Explore the Links Between Visual Arts and Music With Goldie, Front 242, Jlin and More

Explore the Links Between Visual Arts and Music With Goldie, Front 242, Jlin and More


It’s always been really connected to me,
so I don’t know if I would ever really make a piece of music that didn’t have a visual
result as well. I’ve always thought music is intensely visual
anyway, so somehow that can be a hindrance when you’re trying to package something,
as well as being another form of the expression of the music itself. I love looking at visual art. I did a lot of creative writing as a young
person, so my interests were very broad. It was sort of natural for me when I began
exploring the vocal instrument to think about painting with this instrument, as opposed
to painting with a brush. Those early sound paintings like “Twelvesong,”
“Klee Alee,” “Shadow Song,” “Urban Tropics,” it was a way of translating from
the visual into sound, and how you use your vocal instrument or other instruments to give
a sense of what that visual is inside your brain. But, as far as graffiti was concerned, it
was a major influence on my life. In a lot of ways when you paint graffiti and
you look at the outline, the background, the colors, it’s the same with music for me. The same method, the same arrangement, light
color to dark color all the way down, looking at a painting sideways. At the time, like I said, cinema was an inspiration,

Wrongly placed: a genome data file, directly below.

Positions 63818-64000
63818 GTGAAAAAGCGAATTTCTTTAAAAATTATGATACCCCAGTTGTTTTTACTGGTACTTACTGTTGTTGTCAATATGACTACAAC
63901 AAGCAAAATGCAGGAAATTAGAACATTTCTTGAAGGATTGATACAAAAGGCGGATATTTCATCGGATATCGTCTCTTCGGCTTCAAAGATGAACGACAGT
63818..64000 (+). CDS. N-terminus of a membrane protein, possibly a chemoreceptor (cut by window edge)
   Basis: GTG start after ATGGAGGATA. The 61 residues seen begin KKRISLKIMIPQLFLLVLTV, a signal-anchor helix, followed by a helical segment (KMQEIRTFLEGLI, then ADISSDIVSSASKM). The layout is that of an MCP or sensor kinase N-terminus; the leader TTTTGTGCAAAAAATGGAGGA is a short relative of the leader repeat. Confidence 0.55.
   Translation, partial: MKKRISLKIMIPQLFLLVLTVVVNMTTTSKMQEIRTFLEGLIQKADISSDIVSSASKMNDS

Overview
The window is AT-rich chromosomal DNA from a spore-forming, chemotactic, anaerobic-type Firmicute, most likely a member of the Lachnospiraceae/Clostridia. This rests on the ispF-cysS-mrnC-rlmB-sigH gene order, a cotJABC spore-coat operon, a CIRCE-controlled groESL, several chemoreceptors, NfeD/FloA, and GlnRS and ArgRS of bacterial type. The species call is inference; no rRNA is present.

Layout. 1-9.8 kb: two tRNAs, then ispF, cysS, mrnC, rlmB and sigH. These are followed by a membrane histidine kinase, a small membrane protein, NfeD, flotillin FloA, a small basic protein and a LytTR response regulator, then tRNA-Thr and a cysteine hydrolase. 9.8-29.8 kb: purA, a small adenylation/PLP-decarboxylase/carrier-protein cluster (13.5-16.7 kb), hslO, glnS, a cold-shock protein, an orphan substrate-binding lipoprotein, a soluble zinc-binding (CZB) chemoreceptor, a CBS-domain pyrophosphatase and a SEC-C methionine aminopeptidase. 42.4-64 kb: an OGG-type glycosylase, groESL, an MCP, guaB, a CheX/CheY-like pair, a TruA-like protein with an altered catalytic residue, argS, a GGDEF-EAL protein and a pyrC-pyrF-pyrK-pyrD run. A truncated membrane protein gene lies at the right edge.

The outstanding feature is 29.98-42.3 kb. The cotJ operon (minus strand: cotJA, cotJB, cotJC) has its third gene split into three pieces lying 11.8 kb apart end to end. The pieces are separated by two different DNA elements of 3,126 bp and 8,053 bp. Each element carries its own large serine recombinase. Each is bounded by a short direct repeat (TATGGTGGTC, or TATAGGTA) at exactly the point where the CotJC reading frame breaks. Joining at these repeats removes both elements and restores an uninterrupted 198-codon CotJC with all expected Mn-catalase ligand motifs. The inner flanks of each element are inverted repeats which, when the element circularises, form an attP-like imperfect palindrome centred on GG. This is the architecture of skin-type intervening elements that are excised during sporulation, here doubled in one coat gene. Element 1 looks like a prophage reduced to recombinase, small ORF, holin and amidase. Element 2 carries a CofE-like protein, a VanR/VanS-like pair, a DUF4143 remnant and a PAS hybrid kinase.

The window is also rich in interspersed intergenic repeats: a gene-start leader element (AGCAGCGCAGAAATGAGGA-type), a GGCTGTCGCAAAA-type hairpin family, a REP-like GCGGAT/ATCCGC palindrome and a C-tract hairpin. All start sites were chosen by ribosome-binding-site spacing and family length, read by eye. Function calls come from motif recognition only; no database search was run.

architecture, graphic design, interior design. Very often in art when you try to do something
from scratch, it is a matter of being able to translate things. Translating emotions, translating an aesthetic. I see here there are some guys that exploit
contemporary art objects. An object can be a source of inspiration. For us at the moment, at a certain time, the
technology of the TV and sampling, you leave the world of notes and you enter the world
of sounds, which is wider, so there was a lot of potential at the time. There was something very important about architecture,
is that the walls are not that important. It’s the space between the walls that creates
architecture, and so it’s negative always. It’s not a positive, it’s like watching
a negative picture and I think I do music the same. I do music… The notes is the same, one note is not nice,
but the space between two notes, that makes the chord. The chord is the space of the music. Versatility is really important, I think,
in anything you do. Having the duality, to me, is a nice touch
because when you are versatile as an artist it says, “I can do more than one thing. I can do more than two things. I can do three things.”

local_offerevent_note October 11, 2019

account_box Matthew Anderson


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